DeRiso: “That’s Life,” on the one hand, is right up Roth’s alley – something very much in keeping with earlier swing-band asides like “Big Bad Bill” and “Just a Gigolo.” On the other hand, enough already.
Christopher: “Tobacco Road.” While not bad, it’s unnecessary to have two covers on one album. Didn’t Roth learn from the poor reception to Diver Down? What stays is “That’s Life,” which in retrospect is absolutely perfect, because it’s like it was written for him. He has been a puppet (the ill-fated 1996 Van Halen “reunion”), a poet (pick a lyric, any lyric), a pirate (see the 1982 Hide Your Sheep! tour) and a pauper (in terms of celebrity, the early ’90s).
Wardlaw: Probably “I’m Easy.” At 2:12, it feels like album filler – although knowing Roth’s musical background and inspirational loves, there’s no question it showcased a sound that he had a lot of passion for. From a sequencing standpoint, it just feels like a weird move to go from “Shy Boy” into “I’m Easy.” Knocking that one out of the way, you move from one curve ball to another in the form of “Ladies’ Nite in Buffalo?,” but that one probably would have played better in terms of the flow of those first few tracks.
Rivadavia: “I’m Easy” would be the cast-off, because it sounds even more forced and unnecessary than the LP’s closing show-tune “That’s Life.” I mean, I get why Roth would want to reprise some of the big band pop tunes that helped sow the seeds of his solo career on the Crazy from the Heat EP, but when stacked alongside a legitimate hard rock record, “I’m Easy” just sounds like an embarrassing step backwards.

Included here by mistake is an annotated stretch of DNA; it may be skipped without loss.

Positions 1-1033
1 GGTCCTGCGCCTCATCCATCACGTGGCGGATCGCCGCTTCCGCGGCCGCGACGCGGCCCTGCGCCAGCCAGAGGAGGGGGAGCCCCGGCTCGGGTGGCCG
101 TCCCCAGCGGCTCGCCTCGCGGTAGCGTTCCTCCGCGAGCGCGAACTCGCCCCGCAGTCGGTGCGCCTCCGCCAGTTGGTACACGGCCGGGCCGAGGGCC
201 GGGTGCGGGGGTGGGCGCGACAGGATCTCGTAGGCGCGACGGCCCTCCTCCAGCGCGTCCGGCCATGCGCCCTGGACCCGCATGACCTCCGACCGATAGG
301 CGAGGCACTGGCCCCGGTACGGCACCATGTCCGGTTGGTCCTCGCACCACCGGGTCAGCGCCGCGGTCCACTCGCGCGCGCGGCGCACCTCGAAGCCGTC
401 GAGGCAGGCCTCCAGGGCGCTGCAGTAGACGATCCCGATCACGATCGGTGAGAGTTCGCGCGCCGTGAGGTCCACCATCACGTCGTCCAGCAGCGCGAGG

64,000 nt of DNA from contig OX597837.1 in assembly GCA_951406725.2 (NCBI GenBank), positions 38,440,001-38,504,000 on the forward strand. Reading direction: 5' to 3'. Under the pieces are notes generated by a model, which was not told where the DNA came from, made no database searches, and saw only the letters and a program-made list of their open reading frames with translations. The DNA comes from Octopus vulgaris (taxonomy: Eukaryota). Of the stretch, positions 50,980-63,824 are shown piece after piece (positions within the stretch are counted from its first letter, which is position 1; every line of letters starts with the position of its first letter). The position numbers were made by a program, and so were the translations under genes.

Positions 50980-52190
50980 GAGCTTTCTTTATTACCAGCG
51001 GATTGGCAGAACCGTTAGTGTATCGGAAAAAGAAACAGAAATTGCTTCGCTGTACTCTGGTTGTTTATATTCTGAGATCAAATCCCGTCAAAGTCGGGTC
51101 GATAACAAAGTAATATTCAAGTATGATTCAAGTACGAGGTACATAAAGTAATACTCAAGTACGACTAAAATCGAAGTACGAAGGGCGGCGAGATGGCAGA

Wilkening: “Goin’ Crazy!” — our first glance at the things that would go wrong on the lesser, overly gloppy half of Skyscraper. Which, to be clear, is also half-excellent.
3) Is it better than 5150? Why? Which one holds up better today?
Gottlieb: Eat ‘Em and Smile has both an immortal and ridiculous aesthetic. Like a good cult film – Big Trouble in Little China or Raising Arizona – it seems cartoonish, unhinged and out of another dimension. 5150 is a Michael Bay blockbuster: loud, dumb, fun but unintentionally corny and without an art. 5150 is a Journey record with better guitar. Eat ‘Em and Smile is a Queen record if the Brits had grown up in Pasadena in the ’70s, smoked a lot of dope and listened to a lot of Frank Zappa.